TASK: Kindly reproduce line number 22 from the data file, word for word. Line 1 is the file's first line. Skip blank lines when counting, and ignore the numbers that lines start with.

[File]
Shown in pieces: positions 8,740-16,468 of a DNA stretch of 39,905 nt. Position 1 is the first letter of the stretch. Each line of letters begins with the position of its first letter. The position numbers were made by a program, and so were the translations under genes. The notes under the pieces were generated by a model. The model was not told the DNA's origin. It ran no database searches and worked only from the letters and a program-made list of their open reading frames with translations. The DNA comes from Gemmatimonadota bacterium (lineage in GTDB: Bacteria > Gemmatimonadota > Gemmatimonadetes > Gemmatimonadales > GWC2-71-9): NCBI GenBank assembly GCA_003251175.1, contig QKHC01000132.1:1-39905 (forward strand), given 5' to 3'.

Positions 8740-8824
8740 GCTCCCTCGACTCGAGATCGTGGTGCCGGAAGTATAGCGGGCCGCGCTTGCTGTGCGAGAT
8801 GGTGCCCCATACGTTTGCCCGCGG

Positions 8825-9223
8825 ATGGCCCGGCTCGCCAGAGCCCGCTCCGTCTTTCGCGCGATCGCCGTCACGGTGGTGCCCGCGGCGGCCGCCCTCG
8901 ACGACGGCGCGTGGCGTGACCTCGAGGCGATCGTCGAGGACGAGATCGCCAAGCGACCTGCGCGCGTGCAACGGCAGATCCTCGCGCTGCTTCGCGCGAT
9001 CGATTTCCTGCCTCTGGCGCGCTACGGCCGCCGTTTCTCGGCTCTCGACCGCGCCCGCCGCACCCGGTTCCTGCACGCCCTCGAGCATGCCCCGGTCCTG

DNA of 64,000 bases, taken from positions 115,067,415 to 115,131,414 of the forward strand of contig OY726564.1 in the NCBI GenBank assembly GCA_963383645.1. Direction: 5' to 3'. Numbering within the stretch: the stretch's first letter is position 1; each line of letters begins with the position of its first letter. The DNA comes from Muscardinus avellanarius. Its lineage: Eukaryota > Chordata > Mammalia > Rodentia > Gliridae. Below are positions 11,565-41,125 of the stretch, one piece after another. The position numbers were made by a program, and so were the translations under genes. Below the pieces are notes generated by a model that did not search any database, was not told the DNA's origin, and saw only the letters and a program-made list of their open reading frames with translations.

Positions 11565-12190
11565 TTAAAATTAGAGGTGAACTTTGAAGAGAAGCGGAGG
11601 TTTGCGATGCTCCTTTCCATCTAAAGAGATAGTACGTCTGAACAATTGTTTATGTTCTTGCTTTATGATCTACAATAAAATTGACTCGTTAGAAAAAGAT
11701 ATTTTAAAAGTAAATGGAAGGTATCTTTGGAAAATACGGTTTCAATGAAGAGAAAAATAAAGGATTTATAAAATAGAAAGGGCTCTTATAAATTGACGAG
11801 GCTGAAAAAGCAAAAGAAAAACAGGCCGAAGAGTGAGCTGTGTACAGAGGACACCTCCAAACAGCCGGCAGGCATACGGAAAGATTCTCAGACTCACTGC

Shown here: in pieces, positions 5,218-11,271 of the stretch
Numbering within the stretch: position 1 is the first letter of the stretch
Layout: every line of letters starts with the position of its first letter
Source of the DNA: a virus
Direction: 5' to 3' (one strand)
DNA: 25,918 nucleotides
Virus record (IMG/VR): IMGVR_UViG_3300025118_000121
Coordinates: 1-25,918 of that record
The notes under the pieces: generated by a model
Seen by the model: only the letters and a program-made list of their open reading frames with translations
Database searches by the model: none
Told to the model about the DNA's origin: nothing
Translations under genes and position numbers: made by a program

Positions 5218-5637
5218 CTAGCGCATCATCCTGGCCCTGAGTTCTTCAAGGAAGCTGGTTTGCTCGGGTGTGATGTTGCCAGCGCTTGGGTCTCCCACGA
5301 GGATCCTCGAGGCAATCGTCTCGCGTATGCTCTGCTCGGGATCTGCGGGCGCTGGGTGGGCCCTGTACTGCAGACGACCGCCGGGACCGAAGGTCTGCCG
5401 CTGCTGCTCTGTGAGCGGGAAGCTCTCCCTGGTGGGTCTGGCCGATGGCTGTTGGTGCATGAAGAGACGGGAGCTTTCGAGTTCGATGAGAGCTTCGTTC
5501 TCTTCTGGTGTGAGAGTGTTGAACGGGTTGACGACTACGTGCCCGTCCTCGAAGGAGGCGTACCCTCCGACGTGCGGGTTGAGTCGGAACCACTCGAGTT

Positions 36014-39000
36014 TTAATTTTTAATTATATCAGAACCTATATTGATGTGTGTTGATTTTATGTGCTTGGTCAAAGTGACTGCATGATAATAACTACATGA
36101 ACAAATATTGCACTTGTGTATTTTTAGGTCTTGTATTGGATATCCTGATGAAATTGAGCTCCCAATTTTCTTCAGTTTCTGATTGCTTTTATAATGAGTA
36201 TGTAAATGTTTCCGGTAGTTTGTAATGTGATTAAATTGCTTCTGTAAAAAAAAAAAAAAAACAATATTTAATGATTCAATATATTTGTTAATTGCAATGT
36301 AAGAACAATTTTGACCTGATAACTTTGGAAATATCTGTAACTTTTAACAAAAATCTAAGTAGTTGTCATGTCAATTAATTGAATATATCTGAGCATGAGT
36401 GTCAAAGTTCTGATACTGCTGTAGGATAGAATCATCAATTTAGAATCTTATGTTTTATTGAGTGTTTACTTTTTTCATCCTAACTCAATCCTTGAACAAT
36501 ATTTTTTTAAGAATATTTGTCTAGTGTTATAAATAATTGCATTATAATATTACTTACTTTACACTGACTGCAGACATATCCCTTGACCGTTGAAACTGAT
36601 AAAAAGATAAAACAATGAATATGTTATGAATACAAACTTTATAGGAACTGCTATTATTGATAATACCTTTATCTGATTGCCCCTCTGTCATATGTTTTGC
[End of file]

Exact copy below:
Coordinates: 1-25,918 of that record